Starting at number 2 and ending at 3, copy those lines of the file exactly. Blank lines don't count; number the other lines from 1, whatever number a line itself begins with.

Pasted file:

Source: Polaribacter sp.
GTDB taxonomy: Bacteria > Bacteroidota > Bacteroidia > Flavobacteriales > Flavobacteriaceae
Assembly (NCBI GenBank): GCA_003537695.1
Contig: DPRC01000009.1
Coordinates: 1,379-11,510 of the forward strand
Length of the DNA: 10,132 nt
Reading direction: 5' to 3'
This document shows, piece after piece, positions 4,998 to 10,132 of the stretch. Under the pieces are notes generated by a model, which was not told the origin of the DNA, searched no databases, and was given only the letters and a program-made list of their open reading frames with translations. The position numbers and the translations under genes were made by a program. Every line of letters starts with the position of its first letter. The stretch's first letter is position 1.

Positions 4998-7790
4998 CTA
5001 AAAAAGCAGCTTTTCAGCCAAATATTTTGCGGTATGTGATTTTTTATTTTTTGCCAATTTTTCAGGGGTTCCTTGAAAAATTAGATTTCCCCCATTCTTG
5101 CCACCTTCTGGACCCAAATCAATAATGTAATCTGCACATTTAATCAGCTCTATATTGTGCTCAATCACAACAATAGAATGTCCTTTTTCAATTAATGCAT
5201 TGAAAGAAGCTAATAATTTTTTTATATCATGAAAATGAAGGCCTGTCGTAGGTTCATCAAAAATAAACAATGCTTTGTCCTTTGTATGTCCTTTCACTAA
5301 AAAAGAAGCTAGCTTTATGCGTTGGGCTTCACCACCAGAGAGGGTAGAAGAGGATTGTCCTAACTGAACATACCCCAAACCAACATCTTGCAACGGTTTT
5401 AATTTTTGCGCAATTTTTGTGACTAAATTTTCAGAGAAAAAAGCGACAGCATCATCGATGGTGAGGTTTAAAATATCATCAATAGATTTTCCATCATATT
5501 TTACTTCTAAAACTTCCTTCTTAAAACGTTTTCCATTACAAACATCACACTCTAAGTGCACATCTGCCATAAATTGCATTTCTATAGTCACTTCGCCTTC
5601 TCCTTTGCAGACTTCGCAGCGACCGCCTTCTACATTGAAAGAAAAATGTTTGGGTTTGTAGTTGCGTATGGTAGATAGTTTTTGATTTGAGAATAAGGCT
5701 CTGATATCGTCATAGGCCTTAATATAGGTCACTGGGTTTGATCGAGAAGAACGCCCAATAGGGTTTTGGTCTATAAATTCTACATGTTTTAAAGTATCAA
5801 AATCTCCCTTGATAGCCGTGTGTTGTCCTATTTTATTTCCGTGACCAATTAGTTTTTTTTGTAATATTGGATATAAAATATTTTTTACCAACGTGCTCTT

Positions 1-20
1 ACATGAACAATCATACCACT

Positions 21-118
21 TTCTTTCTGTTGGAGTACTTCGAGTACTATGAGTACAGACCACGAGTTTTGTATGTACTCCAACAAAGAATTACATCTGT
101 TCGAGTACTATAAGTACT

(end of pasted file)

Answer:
GTDB taxonomy: Bacteria > Bacteroidota > Bacteroidia > Flavobacteriales > Flavobacteriaceae
Assembly (NCBI GenBank): GCA_003537695.1